Sen.-elect Bill Stoltze, R-Chugiak, went public Wednesday with plans to file legislation to relocate the Legislature to Anchorage, as first reported by KTUU’s Austin Baird.
But Gov. Bill Walker said in an email to the Juneau Empire, sent by his spokeswoman Grace Jang, that he would most likely not sign a bill to move the capitol.
“While I typically do not commit on how I would deal with any particular legislation before it is on my desk, I do not favor moving the capital from Juneau,” he said.
Ever a controversial issue, capital move proposals have come before lawmakers about 13 times and voters eight times since statehood. All were unsuccessful. Stoltze’s bill will not ask for a complete capital move but a relocation of the Legislature to Anchorage’s newly refurbished Legislative Information Office, said Carolyn Kuckertz, spokeswoman for the Alaska Senate Majority, of which Stoltze will be a member once he is sworn in.
Stoltze, who previously served six terms in the state House of Representatives, was traveling and did not return phone and email requests for comment Thursday.
Kuckertz said Stoltze’s bill doesn’t fall into the majority’s priorities for the upcoming session, “but that doesn’t mean he doesn’t have support for it.”
“Some of our members do support Sen. Stoltze, some don’t,” she said. “It’s always a touchy subject.”
Moving the capital closer to the state’s population center has been studied over and over again by lawmakers for decades, as evidenced by a quick look through Legislative Research Services’ archive — and those are just the capital move research reports that lawmakers released to the public. Through the years, lawmakers and voters have held off on moving the capital from Juneau because of the high cost associated with the transition.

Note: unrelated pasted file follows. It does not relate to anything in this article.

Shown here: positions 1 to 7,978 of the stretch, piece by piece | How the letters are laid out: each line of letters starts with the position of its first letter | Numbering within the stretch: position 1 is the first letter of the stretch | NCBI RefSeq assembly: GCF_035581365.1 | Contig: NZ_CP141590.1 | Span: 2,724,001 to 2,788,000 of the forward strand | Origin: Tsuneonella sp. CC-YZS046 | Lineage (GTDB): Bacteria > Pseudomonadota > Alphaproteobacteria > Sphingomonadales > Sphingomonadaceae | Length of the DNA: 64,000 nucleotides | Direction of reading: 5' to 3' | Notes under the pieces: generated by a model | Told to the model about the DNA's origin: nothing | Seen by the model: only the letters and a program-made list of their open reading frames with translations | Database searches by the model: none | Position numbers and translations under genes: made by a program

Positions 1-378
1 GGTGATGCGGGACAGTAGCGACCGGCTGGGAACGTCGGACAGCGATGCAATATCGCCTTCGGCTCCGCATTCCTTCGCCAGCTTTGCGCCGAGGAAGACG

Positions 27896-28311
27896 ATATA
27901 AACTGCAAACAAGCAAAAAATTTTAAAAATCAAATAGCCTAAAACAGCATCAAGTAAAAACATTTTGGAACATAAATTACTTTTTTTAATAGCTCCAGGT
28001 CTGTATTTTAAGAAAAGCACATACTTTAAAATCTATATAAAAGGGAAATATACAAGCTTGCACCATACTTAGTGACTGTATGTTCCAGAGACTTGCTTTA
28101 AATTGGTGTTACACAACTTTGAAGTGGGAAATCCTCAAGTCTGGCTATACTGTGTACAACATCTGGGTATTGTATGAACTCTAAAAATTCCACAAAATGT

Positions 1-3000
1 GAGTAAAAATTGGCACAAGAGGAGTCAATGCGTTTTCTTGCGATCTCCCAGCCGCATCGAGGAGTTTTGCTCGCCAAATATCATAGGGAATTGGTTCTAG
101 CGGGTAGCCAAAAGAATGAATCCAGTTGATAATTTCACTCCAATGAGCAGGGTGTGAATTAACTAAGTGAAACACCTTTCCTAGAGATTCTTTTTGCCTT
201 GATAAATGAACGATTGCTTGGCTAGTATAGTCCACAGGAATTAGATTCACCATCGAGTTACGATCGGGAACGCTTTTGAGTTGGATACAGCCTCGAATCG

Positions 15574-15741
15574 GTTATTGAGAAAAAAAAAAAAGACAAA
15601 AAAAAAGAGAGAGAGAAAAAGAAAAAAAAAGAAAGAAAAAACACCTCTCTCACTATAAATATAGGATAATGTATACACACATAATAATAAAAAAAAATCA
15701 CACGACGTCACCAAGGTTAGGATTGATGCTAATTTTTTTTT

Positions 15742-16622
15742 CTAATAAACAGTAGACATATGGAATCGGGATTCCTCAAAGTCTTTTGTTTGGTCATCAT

A 1981 report requested by former Rep. Don Clocksin and Sen. Vic Fisher estimated that a partial move of the capital — just the Legislature, the governor’s office, commissioners and their immediate staffs — to Anchorage would have cost $121 million in 1982 dollars.
In 1982, voters were asked to approve a full capital move to Willow, chosen by voters as the preferred site in 1976. The move was estimated to cost $2.8 billion at the time. The proposition failed, with 53 percent voting against.
The issue was most recently brought before the public in 2002, when two-thirds of Alaska voters opposed a ballot initiative to move legislative sessions to the Mat-Su Borough.
There are no recent public state estimates of how much a capital move — partial or complete — would cost today. Kuckertz said Stoltze has not yet run the numbers, but is well aware of the state’s current financial situation. Due to dropping crude oil prices, the state is facing an estimated $3.5 billion budget deficit in fiscal year 2016.
“(Stoltze is) one of the staunchest supporters of budget cuts,” she said. “Unless (his bill) is going to save money, I can’t see him letting it go through.”
Kuckertz said if the bill cannot be passed this session because of budgetary constraints, at least it can start a conversation.